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27 Sep 2005, 04:59
Thank you all for the encouragement. It really helps. My issue is that I know that material well. I do well on the all my practice tests (I mimic the real ones with no breaks, etc) and I was very confident, but I just get those test-day jitters. Does anyone have any suggestions to help that? Overall, my problem for me is that I have a sub-par undergraduate GPA. but everything else is fine. Thanks again all.
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Christopher Wilson

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28 Sep 2005, 12:28
chriswil2005,
If you want my advice, do the practise test along with the AWA - i.e. do not skip the two AWA sections. You will see the difference.

spiderman_xx
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28 Sep 2005, 13:05
spiderman. Thanks for the advice. However, I do take the AWA portion with all my practice tests. I just get really nervous when it comes to the real thing. I forgot to mention in my first post that I got over 700 on all my Princeton Review practice test (took the AWA with each of them). All in all, I get great practice test scores because I know it is not the real thing. I feel relaxed and confident. When I have to guess (which will happen from time to time on the real thing), I just guess and move on without thinking about it again. But when I took the real test on Monday, I got very nervous and got rattled when I had to guess. I just need to figure out a way to calm myself down. Any suggestions anyone?
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Christopher Wilson

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28 Sep 2005, 14:53
Chris,
Anxiety is normal and all of us go through that. It is ONLY you who can help yourself. You will need to conquer your fear and anxiety. No one can help you since you know yourself the best. Find out what comforts you and what works for you, seek help from a friend if need be.... have confidence.. you can do it especially if your PR scores are as high as 700.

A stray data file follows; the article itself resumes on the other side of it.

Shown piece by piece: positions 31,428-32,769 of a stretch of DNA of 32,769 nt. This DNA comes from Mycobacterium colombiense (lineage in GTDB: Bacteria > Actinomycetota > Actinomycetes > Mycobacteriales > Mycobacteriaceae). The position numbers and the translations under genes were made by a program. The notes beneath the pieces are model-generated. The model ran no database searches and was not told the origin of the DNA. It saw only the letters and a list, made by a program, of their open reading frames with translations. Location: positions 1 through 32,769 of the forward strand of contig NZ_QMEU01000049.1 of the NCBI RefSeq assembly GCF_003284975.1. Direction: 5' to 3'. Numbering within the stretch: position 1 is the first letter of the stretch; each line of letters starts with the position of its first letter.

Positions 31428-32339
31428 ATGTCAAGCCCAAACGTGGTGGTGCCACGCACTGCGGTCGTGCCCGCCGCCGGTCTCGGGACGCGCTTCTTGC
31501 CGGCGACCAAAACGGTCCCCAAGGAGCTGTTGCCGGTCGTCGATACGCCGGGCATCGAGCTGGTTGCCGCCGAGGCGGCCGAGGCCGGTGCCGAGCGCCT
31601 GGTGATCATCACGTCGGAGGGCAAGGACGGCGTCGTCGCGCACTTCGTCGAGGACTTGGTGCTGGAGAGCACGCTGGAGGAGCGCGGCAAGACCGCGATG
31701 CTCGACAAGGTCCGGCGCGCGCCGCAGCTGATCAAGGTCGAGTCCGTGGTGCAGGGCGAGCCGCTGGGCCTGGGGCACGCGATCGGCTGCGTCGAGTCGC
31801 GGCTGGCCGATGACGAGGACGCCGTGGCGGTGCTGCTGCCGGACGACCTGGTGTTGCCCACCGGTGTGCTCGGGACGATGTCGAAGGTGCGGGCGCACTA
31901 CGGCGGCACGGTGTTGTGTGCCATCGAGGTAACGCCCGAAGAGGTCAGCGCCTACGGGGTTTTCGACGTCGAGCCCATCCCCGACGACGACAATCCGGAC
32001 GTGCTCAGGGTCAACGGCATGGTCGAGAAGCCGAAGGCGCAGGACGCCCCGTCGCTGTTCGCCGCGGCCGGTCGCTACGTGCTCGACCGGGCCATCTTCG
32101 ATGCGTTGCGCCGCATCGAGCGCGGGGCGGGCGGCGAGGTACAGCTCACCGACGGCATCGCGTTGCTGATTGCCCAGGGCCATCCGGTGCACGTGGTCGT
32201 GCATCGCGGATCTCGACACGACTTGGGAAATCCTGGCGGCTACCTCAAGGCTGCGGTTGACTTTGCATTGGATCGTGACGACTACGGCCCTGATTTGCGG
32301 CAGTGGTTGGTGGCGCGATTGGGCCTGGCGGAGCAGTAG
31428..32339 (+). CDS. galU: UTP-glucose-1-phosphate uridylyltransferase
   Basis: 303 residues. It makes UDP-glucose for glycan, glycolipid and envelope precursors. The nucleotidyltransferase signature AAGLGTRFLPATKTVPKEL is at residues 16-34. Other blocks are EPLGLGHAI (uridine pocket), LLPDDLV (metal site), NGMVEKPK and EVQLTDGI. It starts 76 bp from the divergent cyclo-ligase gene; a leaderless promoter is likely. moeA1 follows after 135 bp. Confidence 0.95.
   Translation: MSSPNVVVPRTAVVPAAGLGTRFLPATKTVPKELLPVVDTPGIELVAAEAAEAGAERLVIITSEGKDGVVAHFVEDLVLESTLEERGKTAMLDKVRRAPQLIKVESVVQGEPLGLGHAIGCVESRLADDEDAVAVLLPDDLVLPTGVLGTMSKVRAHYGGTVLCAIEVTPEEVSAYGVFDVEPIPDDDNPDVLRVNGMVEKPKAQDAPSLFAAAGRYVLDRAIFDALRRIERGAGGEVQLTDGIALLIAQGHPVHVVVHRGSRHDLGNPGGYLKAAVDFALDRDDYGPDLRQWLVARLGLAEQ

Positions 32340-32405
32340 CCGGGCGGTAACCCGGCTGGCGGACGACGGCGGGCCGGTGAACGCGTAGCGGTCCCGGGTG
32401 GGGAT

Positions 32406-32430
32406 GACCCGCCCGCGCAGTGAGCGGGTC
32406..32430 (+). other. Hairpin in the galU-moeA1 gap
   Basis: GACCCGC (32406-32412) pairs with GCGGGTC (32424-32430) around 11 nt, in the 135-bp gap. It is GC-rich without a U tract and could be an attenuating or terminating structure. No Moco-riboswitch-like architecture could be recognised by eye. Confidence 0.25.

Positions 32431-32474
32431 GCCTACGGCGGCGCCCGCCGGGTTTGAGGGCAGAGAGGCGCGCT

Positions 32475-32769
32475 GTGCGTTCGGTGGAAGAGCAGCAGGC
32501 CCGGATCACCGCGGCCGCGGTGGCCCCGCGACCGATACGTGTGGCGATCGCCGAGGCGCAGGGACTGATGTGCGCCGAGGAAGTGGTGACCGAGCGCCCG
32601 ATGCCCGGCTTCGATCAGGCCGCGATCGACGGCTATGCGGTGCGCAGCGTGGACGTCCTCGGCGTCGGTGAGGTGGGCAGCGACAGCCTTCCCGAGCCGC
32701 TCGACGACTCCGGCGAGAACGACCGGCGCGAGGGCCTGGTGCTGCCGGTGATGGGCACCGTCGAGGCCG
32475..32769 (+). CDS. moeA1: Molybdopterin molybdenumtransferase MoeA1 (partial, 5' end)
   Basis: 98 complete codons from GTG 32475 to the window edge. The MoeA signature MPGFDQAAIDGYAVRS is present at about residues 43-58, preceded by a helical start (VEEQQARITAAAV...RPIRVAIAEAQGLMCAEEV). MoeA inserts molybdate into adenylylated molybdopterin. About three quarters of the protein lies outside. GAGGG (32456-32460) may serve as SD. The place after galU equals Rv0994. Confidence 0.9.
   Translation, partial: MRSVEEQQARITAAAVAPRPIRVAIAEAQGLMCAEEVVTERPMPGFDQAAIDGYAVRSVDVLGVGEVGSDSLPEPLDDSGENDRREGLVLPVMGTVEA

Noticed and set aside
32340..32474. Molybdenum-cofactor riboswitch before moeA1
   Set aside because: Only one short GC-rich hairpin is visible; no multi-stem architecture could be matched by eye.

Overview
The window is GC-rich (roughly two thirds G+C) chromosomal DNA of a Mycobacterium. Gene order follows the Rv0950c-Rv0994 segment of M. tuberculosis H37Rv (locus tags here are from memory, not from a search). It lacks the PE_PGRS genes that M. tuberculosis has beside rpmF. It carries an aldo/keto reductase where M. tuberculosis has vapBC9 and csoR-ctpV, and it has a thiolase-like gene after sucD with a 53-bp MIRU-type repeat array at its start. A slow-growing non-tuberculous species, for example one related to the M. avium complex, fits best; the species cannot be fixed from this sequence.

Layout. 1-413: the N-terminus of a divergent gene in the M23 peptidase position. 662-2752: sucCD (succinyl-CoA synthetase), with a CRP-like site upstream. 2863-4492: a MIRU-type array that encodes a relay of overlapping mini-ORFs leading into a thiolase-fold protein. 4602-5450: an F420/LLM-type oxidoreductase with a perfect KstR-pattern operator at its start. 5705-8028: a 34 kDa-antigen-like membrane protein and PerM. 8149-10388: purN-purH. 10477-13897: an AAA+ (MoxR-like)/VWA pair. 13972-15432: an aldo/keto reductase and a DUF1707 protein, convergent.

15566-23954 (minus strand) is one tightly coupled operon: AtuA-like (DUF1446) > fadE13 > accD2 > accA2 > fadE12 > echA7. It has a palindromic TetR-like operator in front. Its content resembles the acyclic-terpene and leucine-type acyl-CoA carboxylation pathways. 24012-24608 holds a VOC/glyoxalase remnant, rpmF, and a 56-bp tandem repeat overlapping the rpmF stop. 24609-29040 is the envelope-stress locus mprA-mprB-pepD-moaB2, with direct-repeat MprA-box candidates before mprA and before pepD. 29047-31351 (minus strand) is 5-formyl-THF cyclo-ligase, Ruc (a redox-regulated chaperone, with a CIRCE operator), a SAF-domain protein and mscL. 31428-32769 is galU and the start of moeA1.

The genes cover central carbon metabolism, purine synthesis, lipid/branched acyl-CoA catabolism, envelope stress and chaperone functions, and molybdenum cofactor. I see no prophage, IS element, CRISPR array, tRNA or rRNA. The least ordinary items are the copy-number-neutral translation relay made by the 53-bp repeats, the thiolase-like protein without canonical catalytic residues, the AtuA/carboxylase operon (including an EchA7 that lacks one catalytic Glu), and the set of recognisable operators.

Remember its just a damn test.... and don't let it get onto your nerves.

Spiderman_xx
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28 Sep 2005, 18:01
This might sound dumb but it works for some people:

Take the practice test in a loud place with many annoying distractions. If you can find something near a construction site or a public place where people enter and leave frequently- all the better. Depending on what city you live in just open the window for the lovely sounds of traffic, airplanes taking off, gun shots whatever.

This is can be an effective method of overcoming anxiety- if you can find the strength to continue working under such annoying conditions you can find the strength to tune out fears of performance during the test. You might even walk away from the real GMAT remarking how calm and peaceful the test center seemed . . .
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28 Sep 2005, 21:33
Hjort wrote:
gun shots whatever

hahaha

chris, if possible, take your GMAT in the middle of a gang fight

more seriously, I think that going slow at the begining is a key element, if you take time and find the solution you will be confident because sometimes you can feel you found the right answer.

Moreover, I think that this is really a personal matter, you should find a way to relax yourself, so it's definitely up to you. Good luck.

I will take the GMAT for the 3rd time next week so I know your feeling too. wish you success...
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29 Sep 2005, 05:55
Again. Thanks everyone for the encouragement. I have already scheduled the test (for the 4th time ). I plan on doing some yoga and using breathing exercises to get relaxed. I will let you guys know my progress.

Antmavel. Good luck on your test.
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Christopher Wilson

Antmavel   [#permalink] 29 Sep 2005, 05:55